LAKE STEVENS — Students, alumni and staff filled the Lake Stevens High School gym Tuesday night to remember a favorite teacher.
The memorial service was for Jim Talley, who died Thursday after suffering a brain aneurysm. Talley, 61, taught advanced placement classes in U.S. and art history at the school and was the adviser for the school’s chapter of the National Honor Society.
Talley’s sudden death deeply saddened the school, but the memorial was meant to celebrate the teacher’s life, assistant superintendent Ken Collins said.
“None of us were prepared to say goodbye to our friend, our teacher, our mentor and a great Viking,” Collins said. “It’s hard to say goodbye to someone when you aren’t ready to and we weren’t ready to say goodbye to Jim.”
Since 1977, Talley had been a high school teacher in the state, having taught and coached at schools in Stevenson and Yelm before coming to Lake Stevens. He began teaching at Lake Stevens High School in 1992.
Talley cared about his students, said Kelly Bay, a 2001 graduate of Lake Stevens High School. Talley was her U.S. history teacher and a mentor.
“I remember that he was very encouraging of me in terms of being a leader in high school and was just a very positive role model,” she said.
Bay recalled how Talley spent his Saturdays helping his students prepare for advanced placement tests and instilled confidence in her to take the exam and do well. She also worked with Talley on an annual book drive held by the Honor Society to collect books for the most impoverished schools in the country.
“I think that’s just one of the many testaments to his very generous spirit,” she said.
When a student of his, Jo Desrosier, died in 2001, he started a scholarship in her name. Talley wrote a $900 check that was given to the scholarship recipient the first year, said Randy Adams, a 2002 graduate of Lake Stevens High School.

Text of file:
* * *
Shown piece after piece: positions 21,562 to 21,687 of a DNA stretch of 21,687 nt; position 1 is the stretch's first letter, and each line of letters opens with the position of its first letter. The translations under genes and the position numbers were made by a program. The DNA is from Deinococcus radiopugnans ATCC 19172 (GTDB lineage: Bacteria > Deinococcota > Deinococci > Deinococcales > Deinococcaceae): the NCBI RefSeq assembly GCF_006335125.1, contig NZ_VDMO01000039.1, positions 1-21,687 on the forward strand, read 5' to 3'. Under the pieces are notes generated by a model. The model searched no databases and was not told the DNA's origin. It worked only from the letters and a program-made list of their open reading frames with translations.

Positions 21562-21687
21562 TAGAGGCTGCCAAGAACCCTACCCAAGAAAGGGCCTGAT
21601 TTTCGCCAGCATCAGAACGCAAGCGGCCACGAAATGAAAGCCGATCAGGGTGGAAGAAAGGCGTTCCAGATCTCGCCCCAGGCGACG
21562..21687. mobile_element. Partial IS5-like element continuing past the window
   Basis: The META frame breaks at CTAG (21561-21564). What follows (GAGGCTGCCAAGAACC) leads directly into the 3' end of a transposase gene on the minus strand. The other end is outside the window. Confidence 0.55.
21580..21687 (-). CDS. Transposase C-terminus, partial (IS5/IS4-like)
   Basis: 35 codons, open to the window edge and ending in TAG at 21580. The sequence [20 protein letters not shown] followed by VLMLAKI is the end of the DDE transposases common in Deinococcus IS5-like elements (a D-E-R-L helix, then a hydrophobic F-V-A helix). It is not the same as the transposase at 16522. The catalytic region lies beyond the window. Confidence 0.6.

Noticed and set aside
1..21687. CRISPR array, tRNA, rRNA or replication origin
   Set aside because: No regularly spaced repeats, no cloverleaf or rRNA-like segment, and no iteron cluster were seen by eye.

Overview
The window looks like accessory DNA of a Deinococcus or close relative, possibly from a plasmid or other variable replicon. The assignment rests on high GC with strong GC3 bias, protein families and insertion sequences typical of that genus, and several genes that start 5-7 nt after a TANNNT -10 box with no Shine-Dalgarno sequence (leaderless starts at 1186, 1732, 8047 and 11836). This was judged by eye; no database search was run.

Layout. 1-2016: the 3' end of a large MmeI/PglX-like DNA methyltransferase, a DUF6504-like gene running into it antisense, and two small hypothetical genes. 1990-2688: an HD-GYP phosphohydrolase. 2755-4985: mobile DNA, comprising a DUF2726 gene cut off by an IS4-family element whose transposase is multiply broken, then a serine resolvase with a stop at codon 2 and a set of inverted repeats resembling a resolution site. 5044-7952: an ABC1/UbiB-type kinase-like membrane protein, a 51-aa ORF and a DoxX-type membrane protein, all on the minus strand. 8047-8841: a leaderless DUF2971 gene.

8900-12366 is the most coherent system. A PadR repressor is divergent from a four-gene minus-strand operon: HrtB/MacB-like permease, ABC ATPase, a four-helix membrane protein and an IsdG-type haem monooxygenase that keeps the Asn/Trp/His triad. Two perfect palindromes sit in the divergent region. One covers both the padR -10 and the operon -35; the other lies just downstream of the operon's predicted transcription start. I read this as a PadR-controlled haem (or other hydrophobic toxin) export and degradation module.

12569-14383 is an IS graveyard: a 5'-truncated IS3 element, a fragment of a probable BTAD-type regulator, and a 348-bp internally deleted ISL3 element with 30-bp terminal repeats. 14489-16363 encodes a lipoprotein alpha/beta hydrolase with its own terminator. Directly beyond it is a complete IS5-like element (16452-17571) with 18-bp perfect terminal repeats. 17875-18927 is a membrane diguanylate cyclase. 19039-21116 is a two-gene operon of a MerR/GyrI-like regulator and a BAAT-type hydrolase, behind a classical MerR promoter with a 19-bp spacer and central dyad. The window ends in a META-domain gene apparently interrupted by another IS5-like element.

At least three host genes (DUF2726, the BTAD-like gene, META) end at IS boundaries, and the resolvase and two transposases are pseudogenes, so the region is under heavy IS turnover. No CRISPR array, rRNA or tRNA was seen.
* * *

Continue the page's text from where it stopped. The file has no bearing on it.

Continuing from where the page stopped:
“Mr. Talley wanted a student who had worked hard and faced tough circumstances to have a little bit of help getting through school,” Adams said. “He didn’t want recognition for it. He didn’t even want to present the award. It was just important for him to do the right thing.”
Lake Stevens High School English teacher Bruce Kelly said he was a friend of Talley’s for 36 years.
They met in 1976 while they were both attending the University of Washington and became friends, he said. The two remained close after graduation when they took teaching jobs and eventually became colleagues at Yelm High School and then at Lake Stevens High School.
“He’s probably the greatest teacher I’ve ever seen,” said Kelly, who urged students to take classes from Talley.
Kelly said Talley, who grew up in South Dakota, missed his family’s farm homesteaded by his great grandfather. Talley told Kelly it was an ambition of his to preserve the farm for his nieces and nephews.
“He always spent three weeks to a month every summer at the farm in South Dakota,” he said. “He wasn’t just maintaining the farm, he was maintaining all the relationships that he had with all the people around him… and just making sure that his connections to the place never really severed.”
Members of Talley’s family attended the memorial. His nephew, Leigh Talley, addressed the crowd and thanked them for the outpouring of support.
“Our family is very proud of his work and what he was doing here,” he said. “But I also want to remind you, his greater family and community here, how proud you all should be of yourselves for what you helped make him into: a great educator and a very happy man.”
Amy Daybert: 425-339-3491; firstname.lastname@example.org.